Doesn't Have A Peg Leg To Stand On
A tale of a pirate's... uh... redemption, I guess? The costuming, props, and dedication to the roles were all admirable but I couldn't really follow the plot. Or I could follow the plot and it just made no sense. Musical interludes distracted from the story further by being from the wrong century altogether. At first I suspected they had wandered in from another show and were crashing the party.
Thor: Jurassic Park
A Mashup Mashed Up
Parody mashups can be fun, but require everyone involved to have a real passion for all the source material. I just didn't feel that was the case here. The script, while absurd by its very nature, felt like it was carelessly thrown together in very short order.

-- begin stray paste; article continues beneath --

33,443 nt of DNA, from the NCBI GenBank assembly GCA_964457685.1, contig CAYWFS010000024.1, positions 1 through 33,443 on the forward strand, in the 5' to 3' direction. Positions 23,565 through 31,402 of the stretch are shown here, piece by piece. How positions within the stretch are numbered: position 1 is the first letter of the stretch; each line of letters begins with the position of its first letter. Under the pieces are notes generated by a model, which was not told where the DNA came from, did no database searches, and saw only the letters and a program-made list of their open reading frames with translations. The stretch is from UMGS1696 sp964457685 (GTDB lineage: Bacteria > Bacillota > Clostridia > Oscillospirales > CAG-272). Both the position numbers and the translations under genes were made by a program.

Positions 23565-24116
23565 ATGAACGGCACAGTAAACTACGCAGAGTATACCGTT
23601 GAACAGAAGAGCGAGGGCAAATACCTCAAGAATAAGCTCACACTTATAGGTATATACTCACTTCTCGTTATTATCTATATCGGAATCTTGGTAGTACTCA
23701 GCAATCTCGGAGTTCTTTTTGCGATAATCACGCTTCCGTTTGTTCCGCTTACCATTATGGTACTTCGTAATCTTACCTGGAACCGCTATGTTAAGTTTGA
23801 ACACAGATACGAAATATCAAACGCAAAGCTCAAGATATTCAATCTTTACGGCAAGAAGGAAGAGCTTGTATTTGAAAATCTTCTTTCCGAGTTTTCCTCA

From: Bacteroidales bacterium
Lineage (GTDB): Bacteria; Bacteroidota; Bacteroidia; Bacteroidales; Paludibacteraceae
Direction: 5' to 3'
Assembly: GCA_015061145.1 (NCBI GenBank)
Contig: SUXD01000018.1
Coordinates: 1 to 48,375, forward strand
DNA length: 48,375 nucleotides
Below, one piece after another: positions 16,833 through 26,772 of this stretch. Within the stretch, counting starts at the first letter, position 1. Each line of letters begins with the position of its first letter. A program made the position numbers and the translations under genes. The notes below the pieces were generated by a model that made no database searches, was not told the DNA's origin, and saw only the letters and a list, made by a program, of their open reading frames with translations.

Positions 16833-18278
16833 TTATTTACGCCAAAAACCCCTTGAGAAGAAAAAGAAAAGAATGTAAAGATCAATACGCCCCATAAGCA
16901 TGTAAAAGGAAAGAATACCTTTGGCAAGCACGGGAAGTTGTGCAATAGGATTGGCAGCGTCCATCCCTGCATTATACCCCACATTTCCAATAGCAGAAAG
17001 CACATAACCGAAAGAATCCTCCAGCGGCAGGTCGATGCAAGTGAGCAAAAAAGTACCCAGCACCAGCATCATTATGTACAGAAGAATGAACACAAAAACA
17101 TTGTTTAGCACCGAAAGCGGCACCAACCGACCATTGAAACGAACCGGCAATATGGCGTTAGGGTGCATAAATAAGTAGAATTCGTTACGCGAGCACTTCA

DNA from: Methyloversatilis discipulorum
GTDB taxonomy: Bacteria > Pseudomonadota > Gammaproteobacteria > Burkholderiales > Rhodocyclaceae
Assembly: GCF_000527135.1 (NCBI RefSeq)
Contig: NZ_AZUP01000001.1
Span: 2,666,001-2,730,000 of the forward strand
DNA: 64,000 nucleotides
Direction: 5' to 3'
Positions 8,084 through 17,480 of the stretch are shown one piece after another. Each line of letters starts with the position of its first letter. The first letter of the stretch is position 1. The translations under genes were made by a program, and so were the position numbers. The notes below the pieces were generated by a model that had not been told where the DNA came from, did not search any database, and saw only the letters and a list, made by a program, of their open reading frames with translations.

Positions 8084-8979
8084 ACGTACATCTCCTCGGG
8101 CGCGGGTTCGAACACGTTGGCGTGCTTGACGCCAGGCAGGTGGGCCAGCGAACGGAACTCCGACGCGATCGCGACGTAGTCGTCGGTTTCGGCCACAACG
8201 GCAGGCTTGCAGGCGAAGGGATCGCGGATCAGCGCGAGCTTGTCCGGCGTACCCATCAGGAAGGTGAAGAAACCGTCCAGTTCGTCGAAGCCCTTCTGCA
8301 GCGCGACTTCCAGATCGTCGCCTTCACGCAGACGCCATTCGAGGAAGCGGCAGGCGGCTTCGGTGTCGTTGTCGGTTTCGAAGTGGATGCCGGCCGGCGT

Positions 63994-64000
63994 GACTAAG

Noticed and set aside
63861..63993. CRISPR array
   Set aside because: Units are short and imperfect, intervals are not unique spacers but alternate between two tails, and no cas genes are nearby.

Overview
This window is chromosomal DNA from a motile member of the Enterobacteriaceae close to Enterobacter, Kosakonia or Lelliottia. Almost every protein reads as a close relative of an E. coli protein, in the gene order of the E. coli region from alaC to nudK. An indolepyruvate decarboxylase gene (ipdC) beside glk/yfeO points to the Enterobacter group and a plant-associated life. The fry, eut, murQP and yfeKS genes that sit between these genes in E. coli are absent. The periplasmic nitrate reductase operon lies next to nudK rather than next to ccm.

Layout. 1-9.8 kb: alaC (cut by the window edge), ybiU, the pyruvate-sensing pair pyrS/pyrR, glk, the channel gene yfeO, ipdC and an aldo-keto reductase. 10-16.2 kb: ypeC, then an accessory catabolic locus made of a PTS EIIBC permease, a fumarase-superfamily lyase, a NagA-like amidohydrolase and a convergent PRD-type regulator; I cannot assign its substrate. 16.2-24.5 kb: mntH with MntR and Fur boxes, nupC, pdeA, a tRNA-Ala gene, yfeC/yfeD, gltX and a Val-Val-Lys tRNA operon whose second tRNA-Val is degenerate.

The pterodactyl costumes were inspired. If as much care and creativity had gone into the rest of the show as went into those, this would have been something amazing.
Atlas Dynamo's Burnt Offerings
I'd Rather See Them In Concert At A Bar
I feel sympathy for the plight of this show, and admire the determination to put it on despite those challenges. That said, the set was disorganized and the songs themselves were kind of repetitive. Like a praise chorus with 5 words repeated 10 times, the music bored me. The singer committed the cardinal sin of thinking that Minnesotans are going to be into audience engagement. Minnesotans are *never* into audience engagement. Working the crowd at a theater festival will get you nothing but panicky glances towards the exit.
A Story Going Nowhere
Take what could have been a chilling and emotional premise, fill it with shallow characters,portray them with little emotion, and then replace half the dialog with phone-quality recordings that were hard to understand at times.